Anna Julia Haywood Cooper was born in Raleigh, North Carolina, the daughter of a slave, Hannah Stanley Haywood, and her white master, George Washington Haywood, with whom neither she nor her mother maintained any ties. At age nine she received a scholarship to attend the St. Augustine's Normal School and Collegiate Institute for newly freed slaves, and in 1877 she married an instructor at the school, a Bahamian-born Greek teacher named George Cooper. Left a widow in 1879, she never remarried. She enrolled in 1881 at Oberlin College, where educator and activist Mary Church (later Terrell) also studied, and elected to take the “Gentleman's Course,” rather than the program designed for women. She received her bachelor's degree in 1884 and after teaching for a year at Wilberforce University and then returning briefly to teach at St Augustine s she went back to Oberlin to ...

Article

Rayford W. Logan

Julia Ringwood Coston was born on Ringwood Farm, in Warrenton, Virginia, and this is apparently the origin of her maiden name. At an early age she was brought to Washington, D.C., where she attended public school. Though she almost completed school, she had to withdraw when her mother's health failed. She became the governess in the family of a Union general and continued her studies. In the spring of 1886 she married William Hilary Coston, then a student at Yale University. He had published A Freeman and Yet a Slave (1884), a pamphlet of eighty-four pages, and may have broadened her formal education. A longer version of the same book was published in 1888 in Chatham, Ontario, Canada, which may suggest that they lived there at the time.

The Costons settled in Cleveland Ohio where William Coston became the pastor of Saint Andrew s Church and ...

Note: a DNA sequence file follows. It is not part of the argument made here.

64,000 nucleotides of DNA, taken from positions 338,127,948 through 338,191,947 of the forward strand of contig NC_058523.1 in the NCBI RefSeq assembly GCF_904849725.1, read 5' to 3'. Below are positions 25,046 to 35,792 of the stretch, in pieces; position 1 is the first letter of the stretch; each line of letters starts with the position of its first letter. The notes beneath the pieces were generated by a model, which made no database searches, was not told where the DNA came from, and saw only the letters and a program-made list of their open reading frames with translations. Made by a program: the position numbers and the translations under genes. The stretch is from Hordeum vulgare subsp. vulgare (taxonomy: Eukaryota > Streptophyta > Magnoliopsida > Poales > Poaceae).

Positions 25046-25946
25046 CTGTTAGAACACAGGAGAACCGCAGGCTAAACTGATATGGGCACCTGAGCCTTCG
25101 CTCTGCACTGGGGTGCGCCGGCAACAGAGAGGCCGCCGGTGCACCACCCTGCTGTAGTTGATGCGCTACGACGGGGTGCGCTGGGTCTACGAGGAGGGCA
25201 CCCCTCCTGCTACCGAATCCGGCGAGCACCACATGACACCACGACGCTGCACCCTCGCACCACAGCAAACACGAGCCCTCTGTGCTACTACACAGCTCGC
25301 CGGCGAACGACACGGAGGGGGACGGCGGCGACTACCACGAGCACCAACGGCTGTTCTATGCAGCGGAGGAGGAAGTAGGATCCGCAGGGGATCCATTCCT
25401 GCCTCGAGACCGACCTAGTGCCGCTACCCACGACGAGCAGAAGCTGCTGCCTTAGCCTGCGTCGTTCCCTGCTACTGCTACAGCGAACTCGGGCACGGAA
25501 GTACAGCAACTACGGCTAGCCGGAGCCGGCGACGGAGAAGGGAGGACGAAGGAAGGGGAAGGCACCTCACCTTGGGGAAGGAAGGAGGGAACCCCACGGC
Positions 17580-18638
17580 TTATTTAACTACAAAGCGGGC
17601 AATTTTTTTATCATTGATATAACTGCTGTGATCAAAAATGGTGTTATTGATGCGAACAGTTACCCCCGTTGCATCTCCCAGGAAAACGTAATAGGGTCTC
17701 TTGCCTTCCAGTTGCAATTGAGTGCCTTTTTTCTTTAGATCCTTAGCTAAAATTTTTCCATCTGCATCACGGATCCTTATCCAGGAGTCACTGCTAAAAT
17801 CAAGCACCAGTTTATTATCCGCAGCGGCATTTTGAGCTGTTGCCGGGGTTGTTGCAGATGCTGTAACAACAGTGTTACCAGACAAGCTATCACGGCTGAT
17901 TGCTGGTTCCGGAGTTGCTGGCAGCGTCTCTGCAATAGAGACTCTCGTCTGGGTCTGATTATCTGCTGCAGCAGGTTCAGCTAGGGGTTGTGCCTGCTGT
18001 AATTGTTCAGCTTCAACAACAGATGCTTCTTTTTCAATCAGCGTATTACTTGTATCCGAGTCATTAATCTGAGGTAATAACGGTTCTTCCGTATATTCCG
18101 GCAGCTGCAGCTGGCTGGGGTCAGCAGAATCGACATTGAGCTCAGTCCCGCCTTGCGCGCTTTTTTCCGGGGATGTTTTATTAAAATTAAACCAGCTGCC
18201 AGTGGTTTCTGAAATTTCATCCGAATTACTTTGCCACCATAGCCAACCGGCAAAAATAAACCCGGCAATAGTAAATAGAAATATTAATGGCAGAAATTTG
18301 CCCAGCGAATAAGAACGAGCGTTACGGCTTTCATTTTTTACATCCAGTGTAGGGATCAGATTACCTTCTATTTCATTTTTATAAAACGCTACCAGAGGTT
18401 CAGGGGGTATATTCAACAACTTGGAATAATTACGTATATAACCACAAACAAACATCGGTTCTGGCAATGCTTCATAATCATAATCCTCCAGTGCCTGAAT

Article

Caroline DeVoe

businessman, landowner, farmer, and lynching victim, was born into slavery in Abbeville, South Carolina, the youngest son of Thomas and Louisa, slaves on the plantation of Ben Crawford in Abbeville, South Carolina. After Emancipation and Ben Crawford's death, his widow Rebecca may have bequeathed land to her former slave, Thomas, Anthony's father. Thomas continued to acquire land, and in 1873 he purchased 181 acres of fertile land from Samuel McGowan, a former Confederate general and South Carolina Supreme Court Justice. Thomas Crawford's “homeplace” was located in an alluvial valley, approximately seven miles west of the town of Abbeville. The rich land was flanked on the east by Little River and on the west by Penny Creek.

While Crawford's brothers worked the family farm Anthony was sent to school walking seven miles to and from school each day Seventeen year old Anthony was ...

Article

Josephine Dawuni

Ghanaian journalist, writer, political and gender activist with ancestral roots in both Sierra Leone and Ghana, was born to Francis Thomas Dove, an accomplished barrister at law and Madam Eva Buckman, a Ga businesswoman. In 1933, Mabel Dove married Dr. J. B. Danquah, a leading figure of the anti- imperialist independence movement; the couple had one son. Mabel Dove Danquah’s formative years began in Sierra Leone, where at the early age of six, she attended the prestigious Annie Walsh Memorial School, the oldest girls’ school in Sierra Leone. After receiving her primary and secondary education in Sierra Leone, she went to England, where she attended the Anglican Covenant in Bury and then St. Michael’s College. She then proceeded to take a four-month course at Gregg Commercial College in secretarial training.

In 1926 at the age of twenty one Danquah took her first job as a shorthand typist with Elder ...

Article

Rayvon David Fouché

inventor, was born to Shelby Jeames and Amelia Scott Davidson in Lexington, Kentucky. He attended public school in his hometown of Lexington and then attended college in Louisville to study education. This school's program did not challenge Davidson or adequately prepare him for a career. So in the fall of 1887 he enrolled at Howard University in Washington, D.C. However, his previous academic training was not sufficient to gain admission to Howard University's college department. He spent his first two years completing the preparatory program and finally received a degree in 1896. That same year he began to study law, and by June 1896 he had completed standard readings in the law curriculum under the direction of William A. Cook.

In 1893 while Davidson completed his education he found employment as an unclassified laborer for the Treasury Department making $600 per year He secured this position through ...

Article

Marilyn L. Geary